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December 21, 2015 (CardinalNewmanSociety) — A recent Newsmax list of “top” Catholic colleges illustrates the confusion that can arise when attempting to rank Catholic colleges by mixing matters of the faith with secular standards, such as academic statistics, and should serve as a reminder that a college’s Catholic identity must be of paramount concern, argued The Cardinal Newman Society’s Adam Wilson, managing editor of The Newman Guide to Choosing a Catholic College.

The Newsmax guide ranked 40 “traditional Catholic and Jesuit colleges in America,” and noted in the description of the guide that some students prioritize faith as “the defining factor in deciding where to earn an education.” However, the description goes on to list “subjective criteria” used in compiling the rankings “such as legacy and influence, along with quantifiable measurements like class size, student-to-faculty ratio, and student retention rates.”

While these aspects can be helpful in discerning which college to attend, Wilson warned that they could not accurately reveal a college’s Catholic identity.

“Any review that purports to take the Catholic faith into consideration when evaluating colleges must do so with the understanding of what the Church envisions for Catholic universities,” he said.

A Newsmax representative told The Cardinal Newman Society that special consideration was given to “institutions that allow students to give back or care for others while growing spiritually,” but that they ultimately “wanted the list to feature exceptional institutions that ‘strike the perfect balance between integrating faith and reason with a rigorous academic education.’”

But significant Catholic identity abuses have been reported by the Newman Society at nearly all of the 40 institutions listed. Only one of the universities that made the Newsmax rankings, The Catholic University of America, is recommended by the Newman Society for its commitment to a faithful Catholic education.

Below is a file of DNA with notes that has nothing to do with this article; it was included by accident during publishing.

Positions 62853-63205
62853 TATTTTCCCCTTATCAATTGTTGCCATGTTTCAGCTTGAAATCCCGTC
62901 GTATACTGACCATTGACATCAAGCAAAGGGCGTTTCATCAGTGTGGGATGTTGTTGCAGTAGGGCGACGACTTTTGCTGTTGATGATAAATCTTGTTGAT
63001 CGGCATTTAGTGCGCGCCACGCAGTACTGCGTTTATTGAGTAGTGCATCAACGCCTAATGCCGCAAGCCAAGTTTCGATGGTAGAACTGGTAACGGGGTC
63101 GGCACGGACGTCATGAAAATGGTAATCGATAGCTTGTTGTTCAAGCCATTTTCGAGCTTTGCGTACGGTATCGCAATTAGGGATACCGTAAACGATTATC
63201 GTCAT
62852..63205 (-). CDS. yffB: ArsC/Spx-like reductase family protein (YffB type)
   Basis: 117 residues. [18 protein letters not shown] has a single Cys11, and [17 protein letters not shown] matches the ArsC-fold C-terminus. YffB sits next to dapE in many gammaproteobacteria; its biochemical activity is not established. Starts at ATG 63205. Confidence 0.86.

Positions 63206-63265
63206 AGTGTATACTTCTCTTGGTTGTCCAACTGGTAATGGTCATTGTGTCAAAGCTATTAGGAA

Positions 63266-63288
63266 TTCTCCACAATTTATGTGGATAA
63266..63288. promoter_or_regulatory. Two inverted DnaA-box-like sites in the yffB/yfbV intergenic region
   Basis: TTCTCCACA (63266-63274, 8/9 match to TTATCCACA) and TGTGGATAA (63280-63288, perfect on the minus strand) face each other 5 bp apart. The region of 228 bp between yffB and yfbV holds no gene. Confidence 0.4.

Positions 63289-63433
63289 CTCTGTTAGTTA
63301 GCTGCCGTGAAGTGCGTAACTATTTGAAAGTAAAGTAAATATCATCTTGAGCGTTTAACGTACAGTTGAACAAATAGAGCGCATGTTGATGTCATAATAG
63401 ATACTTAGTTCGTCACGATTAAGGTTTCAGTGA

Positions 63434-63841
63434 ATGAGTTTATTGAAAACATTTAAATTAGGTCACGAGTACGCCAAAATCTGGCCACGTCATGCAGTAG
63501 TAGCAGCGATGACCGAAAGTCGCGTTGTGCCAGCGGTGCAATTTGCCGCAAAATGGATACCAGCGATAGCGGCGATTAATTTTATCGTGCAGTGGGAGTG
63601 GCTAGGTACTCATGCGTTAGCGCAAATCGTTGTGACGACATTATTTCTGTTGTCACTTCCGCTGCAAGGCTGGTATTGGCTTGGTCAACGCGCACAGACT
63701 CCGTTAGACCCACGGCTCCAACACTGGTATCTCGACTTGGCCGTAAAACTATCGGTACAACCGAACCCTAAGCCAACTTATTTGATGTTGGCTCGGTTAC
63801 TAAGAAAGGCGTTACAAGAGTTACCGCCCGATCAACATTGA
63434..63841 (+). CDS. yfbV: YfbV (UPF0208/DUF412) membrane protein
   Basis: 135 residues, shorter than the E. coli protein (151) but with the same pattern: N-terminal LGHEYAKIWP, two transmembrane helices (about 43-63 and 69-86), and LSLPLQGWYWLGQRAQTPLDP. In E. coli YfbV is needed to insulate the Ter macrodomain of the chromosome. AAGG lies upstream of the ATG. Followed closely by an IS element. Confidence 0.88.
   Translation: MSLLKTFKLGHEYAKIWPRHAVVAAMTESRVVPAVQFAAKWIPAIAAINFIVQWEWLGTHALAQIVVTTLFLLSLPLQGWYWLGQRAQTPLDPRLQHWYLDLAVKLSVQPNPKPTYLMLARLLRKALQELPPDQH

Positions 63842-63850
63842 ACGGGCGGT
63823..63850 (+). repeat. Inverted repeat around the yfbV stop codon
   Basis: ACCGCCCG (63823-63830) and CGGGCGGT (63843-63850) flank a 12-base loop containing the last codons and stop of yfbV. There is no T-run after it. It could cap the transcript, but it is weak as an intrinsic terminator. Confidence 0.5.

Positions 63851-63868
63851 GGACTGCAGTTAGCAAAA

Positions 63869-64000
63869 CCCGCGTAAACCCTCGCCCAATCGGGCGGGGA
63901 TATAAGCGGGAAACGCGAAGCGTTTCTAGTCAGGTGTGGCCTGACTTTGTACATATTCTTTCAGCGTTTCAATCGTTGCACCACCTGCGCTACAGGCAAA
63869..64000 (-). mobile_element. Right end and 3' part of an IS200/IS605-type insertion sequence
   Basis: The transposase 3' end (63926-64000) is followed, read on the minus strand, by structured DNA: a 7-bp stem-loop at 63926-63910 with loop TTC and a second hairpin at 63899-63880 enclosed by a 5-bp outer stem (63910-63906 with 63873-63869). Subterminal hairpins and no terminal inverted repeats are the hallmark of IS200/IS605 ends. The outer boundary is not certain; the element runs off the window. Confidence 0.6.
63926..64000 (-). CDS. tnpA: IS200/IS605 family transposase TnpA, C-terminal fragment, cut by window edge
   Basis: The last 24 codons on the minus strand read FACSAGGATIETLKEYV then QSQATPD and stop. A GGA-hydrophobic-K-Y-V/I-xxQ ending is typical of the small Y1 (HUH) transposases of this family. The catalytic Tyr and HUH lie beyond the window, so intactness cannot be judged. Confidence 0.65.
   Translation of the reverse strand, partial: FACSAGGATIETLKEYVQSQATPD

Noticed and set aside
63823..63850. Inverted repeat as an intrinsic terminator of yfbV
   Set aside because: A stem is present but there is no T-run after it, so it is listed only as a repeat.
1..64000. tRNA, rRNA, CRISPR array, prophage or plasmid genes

Georgetown University, listed as the number two top Catholic college by Newsmax, has actually had a canon law petition filed against it due to numerous Catholic identity abuses, demanding that the University remove its Catholic affiliation or take steps to restore its Catholic identity.

Six of the institutions on the Newsmax list have inspired organizations that are dedicated to exposing Catholic identity issues and calling for administrative action: Sycamore Trust for the University of Notre Dame (number one on the list); The Father King Society for Georgetown University; The Louis Joliet Society for Marquette University (number nine on the list); the 1887 Trust for Gonzaga University (number 14 on the list); RenewLMU for Loyola Marymount University (number 17 on the list); and Alumni for a Catholic USD for the University of San Diego (number 39 on the list).

The Newman Society has documented cases where many of the other institutions listed have diluted or removed theology requirements in their core curricula, provided platforms to pro-abortion speakers and espoused issues such as gender ideology, despite its incompatibility with Church teaching.